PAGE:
There's no specific treatment for the causative agent, such as HPV, so what we're stuck with is physical removal of the AIN lesion. Usually by any number of methods, but most of them are done in the office. It could be as simple as applying 85% trichloroacetic acid, TCA, which sounds awful because it's got the word "acid" in it, but it's actually very well tolerated by patients. More recently, we've been using a technique called infrared coagulation, or IRC, which involves putting a light probe into the anal canal under direct visualization, touching the tip of this light probe to the lesion, and delivering a pre-specified amount of energy. It kind of burns the tissue a little bit, but it's also very well tolerated because we put some local anesthetic in and most patients actually go right to work after the procedure.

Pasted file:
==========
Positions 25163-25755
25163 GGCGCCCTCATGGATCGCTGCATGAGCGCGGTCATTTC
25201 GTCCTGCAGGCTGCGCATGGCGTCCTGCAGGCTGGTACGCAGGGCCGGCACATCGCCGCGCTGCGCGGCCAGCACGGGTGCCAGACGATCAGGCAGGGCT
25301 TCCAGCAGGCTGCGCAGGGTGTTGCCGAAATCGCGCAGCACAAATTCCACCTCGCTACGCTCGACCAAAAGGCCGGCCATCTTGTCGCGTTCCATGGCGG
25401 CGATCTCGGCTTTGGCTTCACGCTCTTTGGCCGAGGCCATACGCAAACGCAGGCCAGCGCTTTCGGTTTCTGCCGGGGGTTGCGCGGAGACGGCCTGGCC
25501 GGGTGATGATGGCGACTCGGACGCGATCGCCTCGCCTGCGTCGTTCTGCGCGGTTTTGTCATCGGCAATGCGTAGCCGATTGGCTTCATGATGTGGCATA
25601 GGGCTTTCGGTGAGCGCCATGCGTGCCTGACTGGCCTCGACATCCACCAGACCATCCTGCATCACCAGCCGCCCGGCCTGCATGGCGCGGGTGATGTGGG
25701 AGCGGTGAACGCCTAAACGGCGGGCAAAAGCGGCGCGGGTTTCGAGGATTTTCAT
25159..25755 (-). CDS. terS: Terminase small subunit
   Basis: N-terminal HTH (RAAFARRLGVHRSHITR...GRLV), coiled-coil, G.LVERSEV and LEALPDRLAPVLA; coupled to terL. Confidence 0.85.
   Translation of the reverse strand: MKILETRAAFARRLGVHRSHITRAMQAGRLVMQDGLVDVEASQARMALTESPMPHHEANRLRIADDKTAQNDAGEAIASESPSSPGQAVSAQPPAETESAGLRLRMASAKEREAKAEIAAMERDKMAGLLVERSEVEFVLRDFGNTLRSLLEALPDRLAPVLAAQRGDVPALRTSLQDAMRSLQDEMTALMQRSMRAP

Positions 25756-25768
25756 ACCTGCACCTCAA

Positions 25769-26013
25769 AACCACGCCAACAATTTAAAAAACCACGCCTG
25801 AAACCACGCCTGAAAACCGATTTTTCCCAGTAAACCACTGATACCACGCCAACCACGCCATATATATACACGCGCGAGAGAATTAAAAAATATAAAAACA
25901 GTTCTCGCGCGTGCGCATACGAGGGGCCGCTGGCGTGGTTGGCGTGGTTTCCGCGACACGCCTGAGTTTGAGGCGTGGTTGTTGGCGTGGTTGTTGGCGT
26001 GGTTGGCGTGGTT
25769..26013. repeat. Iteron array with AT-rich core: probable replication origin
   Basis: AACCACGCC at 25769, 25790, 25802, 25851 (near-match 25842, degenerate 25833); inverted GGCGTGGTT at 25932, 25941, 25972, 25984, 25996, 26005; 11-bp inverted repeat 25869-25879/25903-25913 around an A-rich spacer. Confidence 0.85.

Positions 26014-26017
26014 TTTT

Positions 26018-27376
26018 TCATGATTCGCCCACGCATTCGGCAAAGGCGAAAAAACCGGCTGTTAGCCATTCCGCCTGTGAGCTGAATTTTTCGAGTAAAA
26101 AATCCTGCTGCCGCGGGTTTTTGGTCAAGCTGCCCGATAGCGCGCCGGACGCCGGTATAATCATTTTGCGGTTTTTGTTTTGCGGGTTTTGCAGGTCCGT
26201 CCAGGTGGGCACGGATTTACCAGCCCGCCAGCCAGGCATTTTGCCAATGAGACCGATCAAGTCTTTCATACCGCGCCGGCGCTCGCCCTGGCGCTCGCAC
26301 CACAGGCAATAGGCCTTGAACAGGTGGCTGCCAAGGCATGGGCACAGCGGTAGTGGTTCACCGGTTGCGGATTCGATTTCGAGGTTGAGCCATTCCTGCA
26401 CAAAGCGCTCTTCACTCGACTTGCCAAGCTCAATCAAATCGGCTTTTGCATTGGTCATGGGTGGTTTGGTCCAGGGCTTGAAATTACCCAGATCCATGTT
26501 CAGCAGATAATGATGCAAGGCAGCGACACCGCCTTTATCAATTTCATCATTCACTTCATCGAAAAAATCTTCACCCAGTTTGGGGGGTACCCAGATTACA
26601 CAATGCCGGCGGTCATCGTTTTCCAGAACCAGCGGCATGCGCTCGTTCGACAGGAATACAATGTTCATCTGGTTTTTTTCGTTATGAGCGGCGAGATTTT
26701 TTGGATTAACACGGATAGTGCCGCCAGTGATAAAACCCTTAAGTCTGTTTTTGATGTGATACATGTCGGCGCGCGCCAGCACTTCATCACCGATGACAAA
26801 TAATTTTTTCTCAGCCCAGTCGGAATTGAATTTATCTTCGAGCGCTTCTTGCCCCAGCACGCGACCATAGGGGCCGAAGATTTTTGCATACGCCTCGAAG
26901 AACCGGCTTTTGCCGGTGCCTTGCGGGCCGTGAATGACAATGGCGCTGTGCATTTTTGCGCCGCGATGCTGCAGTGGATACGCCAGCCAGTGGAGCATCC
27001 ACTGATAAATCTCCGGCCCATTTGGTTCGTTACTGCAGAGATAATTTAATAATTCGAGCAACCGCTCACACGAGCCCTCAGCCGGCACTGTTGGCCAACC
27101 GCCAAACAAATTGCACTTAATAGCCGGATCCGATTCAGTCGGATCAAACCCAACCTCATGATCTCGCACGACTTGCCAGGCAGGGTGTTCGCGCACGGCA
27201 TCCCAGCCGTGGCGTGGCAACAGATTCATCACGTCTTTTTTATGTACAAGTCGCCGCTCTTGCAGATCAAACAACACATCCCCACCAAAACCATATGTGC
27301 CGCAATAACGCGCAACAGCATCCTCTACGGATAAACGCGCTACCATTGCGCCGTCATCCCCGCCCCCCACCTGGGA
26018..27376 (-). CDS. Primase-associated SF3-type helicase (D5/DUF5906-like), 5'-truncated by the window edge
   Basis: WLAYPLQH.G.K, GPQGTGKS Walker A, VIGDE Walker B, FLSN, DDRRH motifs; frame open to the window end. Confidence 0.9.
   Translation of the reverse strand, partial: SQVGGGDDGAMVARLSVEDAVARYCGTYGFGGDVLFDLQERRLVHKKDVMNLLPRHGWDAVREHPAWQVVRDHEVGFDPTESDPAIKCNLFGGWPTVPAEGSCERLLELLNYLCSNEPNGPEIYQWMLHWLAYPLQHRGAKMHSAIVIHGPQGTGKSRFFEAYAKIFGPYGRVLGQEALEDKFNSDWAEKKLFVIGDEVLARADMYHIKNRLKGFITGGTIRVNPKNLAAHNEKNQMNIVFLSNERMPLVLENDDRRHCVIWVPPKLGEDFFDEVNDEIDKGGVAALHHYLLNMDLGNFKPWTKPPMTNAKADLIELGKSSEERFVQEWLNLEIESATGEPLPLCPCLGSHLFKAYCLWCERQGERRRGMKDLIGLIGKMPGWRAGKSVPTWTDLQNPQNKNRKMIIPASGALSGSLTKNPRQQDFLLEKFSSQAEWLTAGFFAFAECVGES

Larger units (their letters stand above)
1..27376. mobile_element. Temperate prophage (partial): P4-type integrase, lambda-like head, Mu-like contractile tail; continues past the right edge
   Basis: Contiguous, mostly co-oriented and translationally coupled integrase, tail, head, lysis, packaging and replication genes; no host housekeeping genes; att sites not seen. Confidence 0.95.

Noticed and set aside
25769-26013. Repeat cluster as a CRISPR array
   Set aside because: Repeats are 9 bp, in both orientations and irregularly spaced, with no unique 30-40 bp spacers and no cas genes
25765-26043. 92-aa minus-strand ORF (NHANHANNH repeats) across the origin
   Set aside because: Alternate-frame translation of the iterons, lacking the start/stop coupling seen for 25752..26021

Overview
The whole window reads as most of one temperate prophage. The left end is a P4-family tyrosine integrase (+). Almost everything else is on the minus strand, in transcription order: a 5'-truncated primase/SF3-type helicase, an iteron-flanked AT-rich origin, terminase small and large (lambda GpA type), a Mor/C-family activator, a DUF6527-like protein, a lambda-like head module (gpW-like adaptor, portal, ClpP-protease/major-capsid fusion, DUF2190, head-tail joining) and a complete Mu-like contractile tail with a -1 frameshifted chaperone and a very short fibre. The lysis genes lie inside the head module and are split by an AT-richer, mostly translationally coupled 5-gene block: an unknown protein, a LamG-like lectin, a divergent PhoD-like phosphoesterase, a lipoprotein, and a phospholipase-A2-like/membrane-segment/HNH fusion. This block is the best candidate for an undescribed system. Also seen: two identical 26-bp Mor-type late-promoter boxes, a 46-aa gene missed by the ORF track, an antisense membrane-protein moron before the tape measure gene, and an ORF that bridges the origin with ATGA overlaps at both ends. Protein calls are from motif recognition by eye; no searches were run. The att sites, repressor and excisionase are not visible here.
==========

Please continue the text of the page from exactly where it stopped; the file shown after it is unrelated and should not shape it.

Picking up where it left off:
That clears it up?

In many cases. It does sometimes require repeated applications after time, but we can clear up at least 70% or 80% of them within two or three applications of this technique.

How many places in the country are doing this technique?

It's still limited, but we're training people. We train people through our affiliation with the ASCCP, the American Society for Cervical Colposcopy and Pathology, where we have courses in high-resolution anoscopy. People come to our clinic, as well, to watch what we do, and there are increasingly others around the country who are experienced enough and training others, including in New York City.

It sounds like there's a lot progress still to be made.

There is.

This is really the beginnings of understanding the disease, I think.

The other important thing to understand here is that anal cancer is a relatively uncommon cancer, but in the population that we're concerned with -- HIV-positive MSM and women -- it's not an uncommon cancer. In fact, in HIV positive men who have sex with men, the incidence is roughly 10 times higher than the incidence of cervical cancer in the general population of women. These are numbers that we would not consider acceptable in women, and I feel like we ought not to consider them acceptable in anybody.